Dental subluxation

Revision as of 08:13, 9 April 2017 by Josgood (talk | contribs) (Extrusive Luxation)

Background

Clinical Features

Differential Diagnosis

Dentoalveolar Injuries

Odontogenic Infections

Other

Evaluation

Management

Extrusive Luxation

  • Reposition tooth
  • Follow up within 24hr for stabilization
  • Temporizing measure: Periodontal pack (e.g.-Coe-Pak) in which tooth is bonded to its two neighboring teeth on both sides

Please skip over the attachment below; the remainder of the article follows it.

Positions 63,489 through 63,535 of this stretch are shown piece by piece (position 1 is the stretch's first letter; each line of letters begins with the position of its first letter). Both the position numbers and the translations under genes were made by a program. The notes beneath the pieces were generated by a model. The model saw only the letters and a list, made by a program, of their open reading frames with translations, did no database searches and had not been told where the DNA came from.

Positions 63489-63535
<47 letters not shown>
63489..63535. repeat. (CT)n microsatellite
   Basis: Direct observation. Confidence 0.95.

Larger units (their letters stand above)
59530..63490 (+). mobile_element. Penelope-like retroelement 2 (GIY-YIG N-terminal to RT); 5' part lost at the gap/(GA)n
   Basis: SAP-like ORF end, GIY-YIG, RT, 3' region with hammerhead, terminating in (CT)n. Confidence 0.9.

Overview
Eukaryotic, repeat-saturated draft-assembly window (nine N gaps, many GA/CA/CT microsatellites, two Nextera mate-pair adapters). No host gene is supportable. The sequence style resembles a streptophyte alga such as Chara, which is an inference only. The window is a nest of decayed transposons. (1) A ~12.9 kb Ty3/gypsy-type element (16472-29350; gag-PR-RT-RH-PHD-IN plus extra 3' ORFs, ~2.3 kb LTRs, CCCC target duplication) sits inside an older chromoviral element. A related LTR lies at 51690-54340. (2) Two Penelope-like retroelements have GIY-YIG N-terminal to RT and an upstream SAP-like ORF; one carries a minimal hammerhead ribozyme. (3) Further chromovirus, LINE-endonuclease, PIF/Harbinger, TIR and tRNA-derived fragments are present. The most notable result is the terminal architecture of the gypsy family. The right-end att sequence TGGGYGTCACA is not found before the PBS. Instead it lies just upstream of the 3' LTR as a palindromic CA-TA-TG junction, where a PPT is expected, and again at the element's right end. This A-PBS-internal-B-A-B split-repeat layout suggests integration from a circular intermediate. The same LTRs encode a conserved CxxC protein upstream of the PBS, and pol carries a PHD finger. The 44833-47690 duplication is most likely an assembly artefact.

Lateral Luxation

  • More extensive injury than extrusive luxation
    • Associated with cracking or fracture of the surrounding alveolar bone
  • Attempt repositioning of tooth
  • Apply temporary splinting with periodontal dressing
  • Follow up within 24hr for stabilization

Intrusive Luxation

  • Most serious because of significant damage to alveolar socket and periodontal ligament
  • Allow tooth to erupt on its own

Disposition

See Also

References